"We couldn't have gone mobile without John Knoll at Fleet Services and Jerry Miller at UI Equipment Rental, both of whom pitched in and helped us even as everything was shutting down," explains IWP Associate Director Hugh Ferrer. "And we wouldn't have had any place to go without the generosity of the good people in Chicago, Lisa Lee chief among them. Everyone we phoned that day phoned their friends to try to find us a solution."

IWP Director Chris Merrill adds, "I am grateful to the University of Illinois-Chicago for their hospitality, and to the staff of the IWP, which on 24 hours notice created an entirely new, and very successful, program in Chicago. Who would have thought that this crisis would have created such an opportunity for some very talented and hard-working individuals to shine? But they did."

That was only the beginning of the IWP's challenge. The flood invaded the Iowa House hotel in the Iowa Memorial Union, making it uninhabitable for the 32 writers from all over the world who are scheduled to arrive for a three-month residency this fall -- the heart of the annual IWP activities.

Accommodations have now been secured for all the visiting writers: in guest houses, bed and breakfasts, rooming houses and even a former sorority house. To help foster the sort of community that comes naturally when the writers are housed together, the IWP is making changes at its Shambaugh House headquarters to provide a communal gathering space with wireless Internet.

The Iowa Summer Writing Festival staff spends 10 months each year organizing for its two months of summer workshops - hiring faculty, securing space, setting schedules and attracting writers of all ages, who travel to Iowa City from all parts of the world.

With classrooms flooded, food service closed down and travel disrupted, the festival was forced to cancel all but one of its June sessions, and scramble to locate different spaces for every aspect of the July workshops -- registration, readings, housing, special presentations and closing banquets -- while also organizing two additional "make-up" sessions at the end of July.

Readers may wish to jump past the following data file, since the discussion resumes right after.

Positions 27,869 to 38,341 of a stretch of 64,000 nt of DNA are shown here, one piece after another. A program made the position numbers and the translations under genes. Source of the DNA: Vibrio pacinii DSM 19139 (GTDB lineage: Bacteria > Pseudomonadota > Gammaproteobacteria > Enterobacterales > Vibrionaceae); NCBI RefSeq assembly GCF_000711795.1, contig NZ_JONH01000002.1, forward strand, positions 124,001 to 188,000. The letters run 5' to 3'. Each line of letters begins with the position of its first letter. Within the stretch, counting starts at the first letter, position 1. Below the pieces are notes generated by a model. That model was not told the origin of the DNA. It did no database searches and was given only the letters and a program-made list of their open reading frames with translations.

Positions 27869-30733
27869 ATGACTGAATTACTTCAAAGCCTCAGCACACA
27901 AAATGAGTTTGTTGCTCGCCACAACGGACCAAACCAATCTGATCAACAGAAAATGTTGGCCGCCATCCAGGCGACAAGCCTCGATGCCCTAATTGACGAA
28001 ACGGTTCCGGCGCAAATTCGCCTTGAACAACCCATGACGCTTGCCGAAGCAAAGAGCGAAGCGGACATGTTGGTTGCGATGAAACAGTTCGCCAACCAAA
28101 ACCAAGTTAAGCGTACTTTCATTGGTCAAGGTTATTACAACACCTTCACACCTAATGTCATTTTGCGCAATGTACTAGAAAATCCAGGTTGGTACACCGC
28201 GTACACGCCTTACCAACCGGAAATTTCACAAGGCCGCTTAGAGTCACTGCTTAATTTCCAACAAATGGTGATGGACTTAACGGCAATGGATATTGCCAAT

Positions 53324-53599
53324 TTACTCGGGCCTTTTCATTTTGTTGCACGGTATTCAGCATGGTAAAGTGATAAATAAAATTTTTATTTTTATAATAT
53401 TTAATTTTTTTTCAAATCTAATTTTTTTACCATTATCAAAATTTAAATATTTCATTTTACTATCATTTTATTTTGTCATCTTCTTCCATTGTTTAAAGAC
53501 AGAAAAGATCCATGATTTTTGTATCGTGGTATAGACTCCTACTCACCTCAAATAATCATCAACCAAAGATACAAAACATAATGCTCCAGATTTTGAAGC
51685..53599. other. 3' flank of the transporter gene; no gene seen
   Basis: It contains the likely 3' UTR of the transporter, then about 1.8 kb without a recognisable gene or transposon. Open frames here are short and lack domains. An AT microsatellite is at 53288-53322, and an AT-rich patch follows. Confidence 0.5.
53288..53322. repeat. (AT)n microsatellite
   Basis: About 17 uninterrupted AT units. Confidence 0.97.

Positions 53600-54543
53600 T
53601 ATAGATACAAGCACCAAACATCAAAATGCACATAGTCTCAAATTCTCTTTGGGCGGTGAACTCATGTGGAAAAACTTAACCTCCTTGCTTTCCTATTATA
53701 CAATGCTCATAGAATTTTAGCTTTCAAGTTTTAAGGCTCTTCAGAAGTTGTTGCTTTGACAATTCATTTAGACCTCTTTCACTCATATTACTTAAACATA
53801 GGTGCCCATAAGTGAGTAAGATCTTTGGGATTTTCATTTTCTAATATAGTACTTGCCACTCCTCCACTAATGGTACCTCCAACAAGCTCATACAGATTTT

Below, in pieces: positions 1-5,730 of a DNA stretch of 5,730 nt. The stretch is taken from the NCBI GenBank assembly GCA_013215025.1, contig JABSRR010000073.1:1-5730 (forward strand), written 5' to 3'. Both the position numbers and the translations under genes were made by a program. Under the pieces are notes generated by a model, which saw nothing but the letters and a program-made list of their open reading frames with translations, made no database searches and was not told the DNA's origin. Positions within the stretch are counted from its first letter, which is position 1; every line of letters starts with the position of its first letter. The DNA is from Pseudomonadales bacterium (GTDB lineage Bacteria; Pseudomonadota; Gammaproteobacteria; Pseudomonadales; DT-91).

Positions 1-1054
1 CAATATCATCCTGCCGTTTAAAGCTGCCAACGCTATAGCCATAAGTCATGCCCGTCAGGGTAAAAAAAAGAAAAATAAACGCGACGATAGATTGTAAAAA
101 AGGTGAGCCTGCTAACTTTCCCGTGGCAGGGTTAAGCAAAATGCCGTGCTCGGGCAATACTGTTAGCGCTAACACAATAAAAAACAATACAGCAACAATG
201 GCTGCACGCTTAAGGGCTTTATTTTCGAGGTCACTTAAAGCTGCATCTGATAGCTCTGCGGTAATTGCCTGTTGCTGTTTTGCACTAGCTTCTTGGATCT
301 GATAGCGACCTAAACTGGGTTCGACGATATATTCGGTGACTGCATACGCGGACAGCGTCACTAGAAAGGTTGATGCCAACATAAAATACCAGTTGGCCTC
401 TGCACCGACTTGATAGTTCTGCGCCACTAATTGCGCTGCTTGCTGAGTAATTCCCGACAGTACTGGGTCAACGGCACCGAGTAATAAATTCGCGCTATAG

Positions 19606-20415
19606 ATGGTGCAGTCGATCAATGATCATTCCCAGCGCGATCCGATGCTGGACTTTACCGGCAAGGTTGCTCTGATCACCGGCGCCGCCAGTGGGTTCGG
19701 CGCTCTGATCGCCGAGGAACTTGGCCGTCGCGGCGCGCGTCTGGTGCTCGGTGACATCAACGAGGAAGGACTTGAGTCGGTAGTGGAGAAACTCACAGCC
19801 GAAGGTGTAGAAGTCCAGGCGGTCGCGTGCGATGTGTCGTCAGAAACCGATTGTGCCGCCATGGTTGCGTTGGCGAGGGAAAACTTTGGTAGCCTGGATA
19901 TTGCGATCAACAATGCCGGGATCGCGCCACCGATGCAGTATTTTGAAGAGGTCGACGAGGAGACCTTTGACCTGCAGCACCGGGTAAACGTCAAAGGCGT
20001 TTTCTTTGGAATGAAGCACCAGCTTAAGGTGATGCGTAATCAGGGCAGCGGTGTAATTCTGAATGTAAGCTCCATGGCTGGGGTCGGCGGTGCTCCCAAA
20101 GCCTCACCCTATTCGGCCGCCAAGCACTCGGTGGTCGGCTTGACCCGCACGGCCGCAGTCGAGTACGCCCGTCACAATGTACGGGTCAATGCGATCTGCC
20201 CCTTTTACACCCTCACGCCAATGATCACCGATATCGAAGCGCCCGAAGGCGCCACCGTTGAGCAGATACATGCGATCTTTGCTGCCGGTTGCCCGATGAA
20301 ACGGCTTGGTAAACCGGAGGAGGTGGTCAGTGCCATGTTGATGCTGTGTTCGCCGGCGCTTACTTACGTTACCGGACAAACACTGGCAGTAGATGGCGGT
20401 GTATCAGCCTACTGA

"I sent out an SOS to everyone who was scheduled to teach this year, and those who were available stepped up," says Amy Margolis, the UI Writers' Workshop alumna who is the director of the Iowa Summer Writing Festival. "Fortunately, around here you don't have to go far.

"The folks at classroom scheduling kept us quite literally a step ahead of the water. We just kept moving up, up, up. The rescue was coordinated by our colleagues at the Center for Conferences, who, for an event disaster, are akin to the Red Cross.

"We had less than two weeks to lay in the infrastructure that it typically takes 10 months to build. Our incredibly enterprising colleagues across campus paddled out and pulled us in. These are the times when you're damned grateful the people you work with are friends."

When the June sessions were canceled, several international guests had already arrived and were stranded in Iowa City. "We had three women from India who were stranded here with us, a young man from the Philippines, a woman from Poland, and a compulsive talker from Serbia who chased me all over the creation with offers of help," Margolis says.

"We gathered them, and a few others who were stranded here from elsewhere in the United States, up into a cross-genre workshop that was led by Sands Hall, who arrived here to teach for us just before the UI closed. The group was taken in by 126, a local restaurant, who gave them their upstairs space. They gave each other a reading at the end of the week, and it took your breath away, the bounty of these displaced writers who had come together this way. For me, it was the highlight of the disaster."